I was very sad to learn today of the December 19 death of the great Philadelphia organist Trudy Pitts, who contributed far less to the recorded jazz canon than she should have, but was expert enough to make an impression upon me – and many other listeners – on the too-few recordings she made.
These recordings include several 45s on Coral (1962’s “Theme from “Exodus’” / “I Really Mean It” and 1963’s “Meetin’ Place” / “Swingin’ Bonnie”) and her better known albums on the Prestige label, Introducing the Fabulous Trudy Pitts (Prestige, 1967 – featuring the single “Steppin’ in Minor”), These Blues Of Mine (Prestige, 1968) – these first two albums were combined on one CD titled Legends of Acid Jazz: Trudy Pitts with Pat Martino (Prestige, 1999) - A Bucketful of Soul (Prestige, 1968), The Excitement of Trudy Pitts (Prestige, 1968); as well as other discs such as Me, Myself and I (Scorp Leo) and Live at the Great American Music Hall (Doodlin’, 2009).
Ms. Pitts could also be appreciated on Pat Martino’s excellent El Hombre (Prestige, 1967), Willis Jackson’s extremely obscure Star Bag (Prestige, 1968), Rahsaan Roland Kirk’s Other Folks’ Music (Atlantic, 1976) as well as a few tunes on Kirk’s The Return of the 5000 Pound Man and Boogie-Woogie String Along For Real.
Ms. Pitts performed live, mostly with her husband of more than 50 years, drummer Bill Carney (aka Mr. Carney, then later Mr. C), mostly in Philadelphia, but also in many venues throughout the world - and often with some of jazz’s best known players. The great lady, who was not only a tremendously wondrous pianist but also, since 1991, an educator at Philadelphia’s University of the Arts, was a spirited musician who could breathe glorious life into any musical situation.
Ms. Pitts will be missed by many...especially those who care about music and the organ tradition that she plied beautifully and tirelessly. Here is the Philadelphia Inquirer obit:
Trudy Pitts Carney
By Dan Hardy and Vernon Clark
Trudy Pitts Carney, 78, a Philadelphia-born jazz organist, pianist, and vocalist who played with many jazz greats over a career that spanned more than four decades, died of pancreatic cancer Sunday, Dec. 19, at Chestnut Hill Hospital.
She had been living in West Oak Lane with her husband, William Theodore Carney II - Mr. C. - a percussionist with whom she had a long musical partnership and a marriage of more than 50 years.
Mr. C. had a band called the Hi-Tones in the mid-1950s. "He was quite the cat back in the day with his little band," said Bob Perkins, a longtime DJ at WRTI-FM (90.1).
Shirley Scott had been Mr. C's organist, and Trudy Pitts replaced her when Scott left. They married a few years later.
"Trudy was one of my favorites," Perkins said. "I often told her that she mixes genres of music like no one I ever heard. She was classically trained; she played in the church and assimilated jazz. She could put them all together, complementing all and offending none. That was her strong suit. When you have that kind of suit, you don't need anything else."
Mrs. Carney was born in South Philadelphia and stayed in the area all of her life, said her daughter, Anysha.
She played with jazz greats John Coltrane and Rahsaan Roland Kirk, among others, her daughter said. Actually, "she didn't play with them; they played with her. Just about whoever you could mention played with her."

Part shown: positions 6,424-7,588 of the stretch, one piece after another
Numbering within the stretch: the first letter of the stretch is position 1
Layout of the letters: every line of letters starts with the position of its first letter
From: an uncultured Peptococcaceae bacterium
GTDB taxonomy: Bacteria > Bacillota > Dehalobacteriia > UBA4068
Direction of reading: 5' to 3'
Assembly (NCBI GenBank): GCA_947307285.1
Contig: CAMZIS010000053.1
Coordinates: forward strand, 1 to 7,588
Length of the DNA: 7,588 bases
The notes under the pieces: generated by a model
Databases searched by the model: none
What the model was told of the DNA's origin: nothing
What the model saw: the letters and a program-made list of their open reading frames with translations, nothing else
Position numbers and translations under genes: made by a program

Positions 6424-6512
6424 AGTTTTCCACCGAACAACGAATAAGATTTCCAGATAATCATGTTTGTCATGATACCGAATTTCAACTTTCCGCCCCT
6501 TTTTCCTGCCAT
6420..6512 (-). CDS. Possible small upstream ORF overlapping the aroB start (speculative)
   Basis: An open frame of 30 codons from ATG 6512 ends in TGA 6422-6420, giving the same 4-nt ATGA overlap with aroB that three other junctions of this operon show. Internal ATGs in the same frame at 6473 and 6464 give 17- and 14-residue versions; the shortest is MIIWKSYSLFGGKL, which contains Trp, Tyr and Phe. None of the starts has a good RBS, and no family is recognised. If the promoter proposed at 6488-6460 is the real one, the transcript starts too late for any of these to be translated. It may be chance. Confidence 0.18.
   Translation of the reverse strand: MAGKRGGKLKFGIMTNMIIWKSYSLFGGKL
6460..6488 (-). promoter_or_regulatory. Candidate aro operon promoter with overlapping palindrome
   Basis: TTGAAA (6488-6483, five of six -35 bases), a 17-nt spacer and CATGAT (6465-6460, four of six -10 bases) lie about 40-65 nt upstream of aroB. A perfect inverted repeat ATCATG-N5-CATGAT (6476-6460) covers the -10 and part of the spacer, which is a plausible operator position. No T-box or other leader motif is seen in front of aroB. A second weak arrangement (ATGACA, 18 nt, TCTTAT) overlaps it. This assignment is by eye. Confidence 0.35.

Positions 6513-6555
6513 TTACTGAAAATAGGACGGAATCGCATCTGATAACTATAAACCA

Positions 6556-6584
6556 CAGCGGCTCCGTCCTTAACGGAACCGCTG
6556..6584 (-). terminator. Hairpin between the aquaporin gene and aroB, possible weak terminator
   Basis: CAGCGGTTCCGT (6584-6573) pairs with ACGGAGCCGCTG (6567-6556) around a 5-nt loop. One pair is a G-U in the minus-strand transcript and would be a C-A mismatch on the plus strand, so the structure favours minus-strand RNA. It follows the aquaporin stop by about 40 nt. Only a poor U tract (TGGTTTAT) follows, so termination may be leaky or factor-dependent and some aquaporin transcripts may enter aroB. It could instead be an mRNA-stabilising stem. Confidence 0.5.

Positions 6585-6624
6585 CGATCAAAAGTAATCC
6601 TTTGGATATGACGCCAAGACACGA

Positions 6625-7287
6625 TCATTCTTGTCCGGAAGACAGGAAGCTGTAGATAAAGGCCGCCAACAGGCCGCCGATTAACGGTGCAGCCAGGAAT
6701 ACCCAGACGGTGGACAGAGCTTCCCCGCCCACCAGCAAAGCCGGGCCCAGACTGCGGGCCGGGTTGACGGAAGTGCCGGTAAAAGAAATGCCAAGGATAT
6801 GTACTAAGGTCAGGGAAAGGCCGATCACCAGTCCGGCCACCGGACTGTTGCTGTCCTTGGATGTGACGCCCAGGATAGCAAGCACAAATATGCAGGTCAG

Mrs. Carney was perhaps best known for her work on the Hammond B3 organ, which she helped popularize in the 1950s and '60s.
"She was a major, major artist in the evolution of that instrument," said Pat Martino, a Philadelphia-born jazz guitarist who played with Mrs. Carney and her husband and who was a longtime friend. Martino played on Mrs. Carney's 1967 album, Introducing the Fabulous Trudy Pitts, and its follow-up, These Blues of Mine.
"They were a team, in every way," Martino said of the couple.
Mrs. Carney "was completely fluent in the language of music, in every way," Martino said. "She had the ability to take the shape of whatever she was poured into - she was so good under any circumstance."
Beyond Mrs. Carney's musical abilities, Martino said, "she was an exceptional individual who transcended her gift as an artist and became transcendent as a person. She was magnificent - she radiated the presence of love under every condition I've seen her in."
In addition to her husband and daughter, Mrs. Carney is survived by her son, William Theodore Carney III - TC III, a jazz vocalist.
Wednesday, December 22, 2010
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Thank you for your posts on Trudy.
She was a wonderful player and a wonderful friend to me. We got acquainted about two years ago through a radio interview with Joan Cartwright of Women in Jazz South FLA, which lead to us doing an organ summit together with Gloria Coleman (RIP) in April of 2009.
This year has been tough losing Gloria, Gene Ludwig, and now Trudy.
A video from the summit of Trudy is here:
Just home video quality on this one, but a treasure.
Thank you, again, Linda, for reading. I'm so sad about the loss of Trudy and Gene - and I'm even more saddened to learn of Gloria Coleman's death, which I did not even know about. Kudos to you for not only keeping the art alive with your own music, but providing us all with your extensive understanding and appreciation of the Hammond B-3 art and your incredible knowledge of the organic practioneers that fewer and fewer people understand or appropriately appreciate today.
Thanks, Doug. It's been a tough year in the B3 world losing all these people. When Gloria and Gene passed, Trudy and I talked about these things quite a bit and how few B3 players were left from "back in the day."
Constance James is also in a sad state over the passing of her father's wife.
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